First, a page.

Lighthouse Writers Workshop

Come April, I’ve found a Travel Writing Workshop in Denver. It’s run by the non-profit Lighthouse Writers and their faculty is impressive. When my traveling gets me to Colorado, I’ll update this post with what I learn over the four week course.

In the meantime, I’ll post my opinion on the required course material The Best American Travel Writing 2013 and I’ll add additional resources I find.

Best American Travel Writing 2013

Notes (Will be a TOC once I’ve read enough)

I’ve been up late reading the past two nights jotting down some thoughts or notes. There are a ten names I’ve written down for further research (that will give me a better understanding of the book), which I’ll add for you once I determine if they need to be included.

One that I’m positive does is Cartier-Bresson, who is pivotal to the anthology’s curator and therefore to me as the reader. More on him in a few days.

Of particular note is the attempt of this book to bridge the gap between journalistic and artful writing. Travel writing, to truly work, needs to be a bit of both-fact mixed with wonder.

Elizabeth Gilbert says (1) there are two facts to travel writing in the intro of this book.

  1. There is no story in the world so marvelous that it cannot be told boringly. There is no story in the world so boring that it cannot be told marvelously.
  2.  There is no story in the world so boring that it cannot be told marvelously.

(1) (2013-10-08). The Best American Travel Writing 2013 . Houghton Mifflin Harcourt. Kindle Edition.

 

 

2 Miles Above Sea Level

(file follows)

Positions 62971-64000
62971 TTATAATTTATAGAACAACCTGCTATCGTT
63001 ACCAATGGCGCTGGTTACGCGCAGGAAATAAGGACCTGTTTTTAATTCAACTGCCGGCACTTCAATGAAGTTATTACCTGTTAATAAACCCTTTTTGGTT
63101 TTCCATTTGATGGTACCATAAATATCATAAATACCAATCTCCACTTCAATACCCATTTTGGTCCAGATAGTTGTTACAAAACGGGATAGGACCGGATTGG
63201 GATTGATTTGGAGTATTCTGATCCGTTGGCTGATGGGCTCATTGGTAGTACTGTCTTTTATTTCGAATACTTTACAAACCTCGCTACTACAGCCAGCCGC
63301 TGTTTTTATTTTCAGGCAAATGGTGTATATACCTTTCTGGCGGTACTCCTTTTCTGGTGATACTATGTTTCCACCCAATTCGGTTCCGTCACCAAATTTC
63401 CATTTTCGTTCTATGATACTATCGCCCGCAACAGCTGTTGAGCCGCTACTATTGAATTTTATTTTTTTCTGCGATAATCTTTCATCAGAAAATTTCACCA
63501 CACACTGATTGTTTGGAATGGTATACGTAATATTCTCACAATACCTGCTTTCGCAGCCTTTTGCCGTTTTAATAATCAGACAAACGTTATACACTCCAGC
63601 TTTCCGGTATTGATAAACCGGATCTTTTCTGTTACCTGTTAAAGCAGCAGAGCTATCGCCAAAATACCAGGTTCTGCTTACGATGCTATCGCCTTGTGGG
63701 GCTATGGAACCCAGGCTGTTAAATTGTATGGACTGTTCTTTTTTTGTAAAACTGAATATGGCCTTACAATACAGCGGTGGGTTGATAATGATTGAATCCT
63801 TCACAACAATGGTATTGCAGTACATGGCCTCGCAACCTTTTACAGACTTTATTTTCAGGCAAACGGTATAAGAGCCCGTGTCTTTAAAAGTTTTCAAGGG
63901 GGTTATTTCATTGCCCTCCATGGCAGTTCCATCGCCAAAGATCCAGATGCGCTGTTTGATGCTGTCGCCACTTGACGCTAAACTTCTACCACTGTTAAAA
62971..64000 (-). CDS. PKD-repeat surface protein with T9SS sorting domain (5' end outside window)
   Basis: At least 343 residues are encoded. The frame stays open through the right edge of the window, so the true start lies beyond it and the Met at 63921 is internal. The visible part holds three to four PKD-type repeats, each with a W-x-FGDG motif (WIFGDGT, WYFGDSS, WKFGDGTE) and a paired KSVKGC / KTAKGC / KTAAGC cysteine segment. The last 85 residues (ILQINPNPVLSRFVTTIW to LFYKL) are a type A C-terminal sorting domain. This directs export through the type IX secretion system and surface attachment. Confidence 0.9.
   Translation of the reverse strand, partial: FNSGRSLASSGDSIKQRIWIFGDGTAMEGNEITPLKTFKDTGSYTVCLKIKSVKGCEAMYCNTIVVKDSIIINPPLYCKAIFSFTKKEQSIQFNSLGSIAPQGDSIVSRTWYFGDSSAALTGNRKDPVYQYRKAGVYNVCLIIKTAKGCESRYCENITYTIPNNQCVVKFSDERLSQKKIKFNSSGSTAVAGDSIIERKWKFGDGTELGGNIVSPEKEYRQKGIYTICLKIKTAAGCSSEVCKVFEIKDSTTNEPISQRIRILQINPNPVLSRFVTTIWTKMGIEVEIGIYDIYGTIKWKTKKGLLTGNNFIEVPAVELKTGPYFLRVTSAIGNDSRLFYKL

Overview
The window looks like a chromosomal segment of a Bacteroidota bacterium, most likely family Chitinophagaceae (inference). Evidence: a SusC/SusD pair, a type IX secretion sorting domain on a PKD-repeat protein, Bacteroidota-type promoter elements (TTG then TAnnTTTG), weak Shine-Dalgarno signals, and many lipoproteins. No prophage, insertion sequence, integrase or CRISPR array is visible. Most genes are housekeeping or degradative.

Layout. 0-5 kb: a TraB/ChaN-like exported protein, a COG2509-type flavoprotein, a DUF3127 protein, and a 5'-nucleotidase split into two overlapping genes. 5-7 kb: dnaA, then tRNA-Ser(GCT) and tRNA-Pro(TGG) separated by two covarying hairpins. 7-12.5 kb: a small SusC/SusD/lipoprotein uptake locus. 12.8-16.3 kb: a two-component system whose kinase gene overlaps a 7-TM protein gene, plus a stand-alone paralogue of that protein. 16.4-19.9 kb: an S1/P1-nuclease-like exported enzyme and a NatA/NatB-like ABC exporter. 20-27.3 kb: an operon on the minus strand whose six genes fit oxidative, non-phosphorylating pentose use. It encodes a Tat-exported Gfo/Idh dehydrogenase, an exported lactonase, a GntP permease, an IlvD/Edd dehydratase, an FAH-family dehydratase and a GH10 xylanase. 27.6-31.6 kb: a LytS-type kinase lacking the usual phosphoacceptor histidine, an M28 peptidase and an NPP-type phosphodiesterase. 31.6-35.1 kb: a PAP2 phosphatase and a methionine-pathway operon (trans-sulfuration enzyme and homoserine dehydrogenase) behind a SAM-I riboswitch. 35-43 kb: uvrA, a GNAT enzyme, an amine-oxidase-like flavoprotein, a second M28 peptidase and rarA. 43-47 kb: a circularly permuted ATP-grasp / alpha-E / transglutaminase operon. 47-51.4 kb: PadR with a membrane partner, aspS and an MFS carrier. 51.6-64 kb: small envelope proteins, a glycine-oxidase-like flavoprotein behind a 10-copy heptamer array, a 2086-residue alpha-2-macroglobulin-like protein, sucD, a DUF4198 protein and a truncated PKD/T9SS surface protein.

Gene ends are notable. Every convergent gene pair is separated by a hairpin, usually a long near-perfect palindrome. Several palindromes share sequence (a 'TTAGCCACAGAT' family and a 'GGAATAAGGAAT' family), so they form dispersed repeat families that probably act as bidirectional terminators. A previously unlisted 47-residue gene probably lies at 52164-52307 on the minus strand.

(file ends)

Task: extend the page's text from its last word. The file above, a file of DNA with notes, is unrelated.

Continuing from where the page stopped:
12,126 feet above sea level, I reached a dream. One boot planted on the watershed flowing to the Atlantic. My other planted on it’s opposite that flowed to the Pacific. I was straddling the Great Continental Divide almost two thousand miles from my home. And there was a moment of certainty. That all my private worries, uncertainties and problems were worth overcoming just to stand there.

Only a few months before, I was busy trying to restore my new home, an old airstream trailer. Additionally, I was working 40 hours a week. Driving an hour each way. Just married. So when my wife asked me if we would be able to fly out to Colorado like we’d dreamed of, I nearly said no outright. Too many things already begged for attention and finances were tight.

But that idea festered in my mind. I loved Colorado and had always wanted to visit the state, ever since I was a child. The Rocky Mountains especially captivated my imagination in ways that few other places could. Honestly, I wanted to go, but I was afraid of the cost, emotionally and financially.

Still, I took time off work. My wife and I bought tickets. We told her friends in Colorado, who I barely knew, when we would be there. Digitally rented a truck. Got our half-done home in a semblance of order. Then we endured the skeptical queries of others who thought we should have said no. Other’s perceived opinions weigh on me in a ways that most don’t notice. But, we both pushed on.